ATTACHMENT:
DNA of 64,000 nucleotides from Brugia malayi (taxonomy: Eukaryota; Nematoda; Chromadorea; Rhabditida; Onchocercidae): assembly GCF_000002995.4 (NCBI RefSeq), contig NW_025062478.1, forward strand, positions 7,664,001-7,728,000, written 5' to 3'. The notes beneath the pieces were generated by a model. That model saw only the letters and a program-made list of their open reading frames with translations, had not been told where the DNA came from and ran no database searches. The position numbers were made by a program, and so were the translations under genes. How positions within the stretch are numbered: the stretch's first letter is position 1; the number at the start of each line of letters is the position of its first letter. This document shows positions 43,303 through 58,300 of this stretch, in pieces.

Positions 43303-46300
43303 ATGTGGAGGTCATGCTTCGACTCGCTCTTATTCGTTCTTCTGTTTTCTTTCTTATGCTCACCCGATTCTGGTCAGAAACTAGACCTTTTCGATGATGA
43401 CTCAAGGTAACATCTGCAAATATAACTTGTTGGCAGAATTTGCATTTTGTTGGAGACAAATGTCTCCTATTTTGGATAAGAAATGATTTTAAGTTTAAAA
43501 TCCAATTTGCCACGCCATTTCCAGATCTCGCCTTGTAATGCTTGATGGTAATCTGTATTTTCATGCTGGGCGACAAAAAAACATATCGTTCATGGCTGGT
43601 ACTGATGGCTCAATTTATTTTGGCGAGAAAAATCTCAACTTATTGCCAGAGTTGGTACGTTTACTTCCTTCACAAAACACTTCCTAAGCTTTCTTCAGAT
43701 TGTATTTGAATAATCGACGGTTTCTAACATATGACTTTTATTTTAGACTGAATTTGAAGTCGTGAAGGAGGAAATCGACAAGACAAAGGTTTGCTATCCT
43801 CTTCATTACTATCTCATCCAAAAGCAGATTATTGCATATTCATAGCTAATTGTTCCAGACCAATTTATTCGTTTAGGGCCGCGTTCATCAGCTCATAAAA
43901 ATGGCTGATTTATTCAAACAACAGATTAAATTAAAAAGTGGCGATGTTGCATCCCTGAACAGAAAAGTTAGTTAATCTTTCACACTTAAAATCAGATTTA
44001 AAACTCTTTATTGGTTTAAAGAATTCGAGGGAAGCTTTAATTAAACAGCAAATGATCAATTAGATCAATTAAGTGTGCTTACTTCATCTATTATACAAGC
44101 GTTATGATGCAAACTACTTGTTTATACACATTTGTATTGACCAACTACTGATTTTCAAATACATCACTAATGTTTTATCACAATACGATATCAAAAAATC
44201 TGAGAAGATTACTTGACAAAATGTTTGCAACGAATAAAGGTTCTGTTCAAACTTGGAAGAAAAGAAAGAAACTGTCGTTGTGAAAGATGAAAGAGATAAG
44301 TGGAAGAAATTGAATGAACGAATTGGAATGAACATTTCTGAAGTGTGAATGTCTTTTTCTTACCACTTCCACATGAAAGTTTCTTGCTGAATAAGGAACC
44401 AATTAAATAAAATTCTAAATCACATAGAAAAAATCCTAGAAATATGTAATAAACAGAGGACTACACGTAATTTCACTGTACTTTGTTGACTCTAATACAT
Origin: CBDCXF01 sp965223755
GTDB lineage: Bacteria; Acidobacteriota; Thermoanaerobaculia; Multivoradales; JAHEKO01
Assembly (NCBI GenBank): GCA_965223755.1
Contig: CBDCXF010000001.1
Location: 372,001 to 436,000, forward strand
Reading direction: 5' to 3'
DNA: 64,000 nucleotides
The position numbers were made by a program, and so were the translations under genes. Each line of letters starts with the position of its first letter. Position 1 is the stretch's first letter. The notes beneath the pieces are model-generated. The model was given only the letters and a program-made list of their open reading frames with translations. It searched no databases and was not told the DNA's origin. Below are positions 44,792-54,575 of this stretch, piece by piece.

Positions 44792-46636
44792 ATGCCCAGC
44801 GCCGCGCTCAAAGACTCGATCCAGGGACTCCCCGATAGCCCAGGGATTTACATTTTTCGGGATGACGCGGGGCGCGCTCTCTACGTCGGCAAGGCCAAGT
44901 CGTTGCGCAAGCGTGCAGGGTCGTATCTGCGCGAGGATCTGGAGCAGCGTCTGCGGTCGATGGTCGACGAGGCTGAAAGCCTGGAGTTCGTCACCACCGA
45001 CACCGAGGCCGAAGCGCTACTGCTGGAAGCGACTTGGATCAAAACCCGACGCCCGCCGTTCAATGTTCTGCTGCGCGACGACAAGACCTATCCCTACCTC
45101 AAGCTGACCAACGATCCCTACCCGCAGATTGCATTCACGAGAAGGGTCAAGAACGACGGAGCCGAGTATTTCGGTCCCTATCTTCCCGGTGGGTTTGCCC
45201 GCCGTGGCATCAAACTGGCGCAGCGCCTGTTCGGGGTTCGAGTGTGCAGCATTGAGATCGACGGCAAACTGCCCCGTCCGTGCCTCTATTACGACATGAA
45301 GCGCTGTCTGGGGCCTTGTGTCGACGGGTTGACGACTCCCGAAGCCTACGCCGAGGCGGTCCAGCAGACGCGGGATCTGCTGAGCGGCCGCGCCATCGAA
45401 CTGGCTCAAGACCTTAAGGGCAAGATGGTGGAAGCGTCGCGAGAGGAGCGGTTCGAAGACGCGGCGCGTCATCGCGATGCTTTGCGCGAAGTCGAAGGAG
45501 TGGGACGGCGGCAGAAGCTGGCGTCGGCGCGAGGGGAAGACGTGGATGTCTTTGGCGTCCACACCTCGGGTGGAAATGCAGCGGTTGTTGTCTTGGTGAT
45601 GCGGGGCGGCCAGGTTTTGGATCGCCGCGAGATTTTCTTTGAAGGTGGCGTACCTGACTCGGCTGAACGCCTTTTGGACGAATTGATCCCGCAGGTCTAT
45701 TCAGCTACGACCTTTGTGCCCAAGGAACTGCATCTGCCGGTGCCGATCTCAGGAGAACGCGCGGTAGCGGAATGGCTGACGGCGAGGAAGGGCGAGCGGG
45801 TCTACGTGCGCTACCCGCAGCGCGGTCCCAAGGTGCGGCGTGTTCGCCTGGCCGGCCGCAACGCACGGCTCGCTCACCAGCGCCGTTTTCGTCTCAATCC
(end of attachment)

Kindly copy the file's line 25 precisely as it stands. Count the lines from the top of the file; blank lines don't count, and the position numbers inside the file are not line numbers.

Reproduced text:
44801 GCCGCGCTCAAAGACTCGATCCAGGGACTCCCCGATAGCCCAGGGATTTACATTTTTCGGGATGACGCGGGGCGCGCTCTCTACGTCGGCAAGGCCAAGT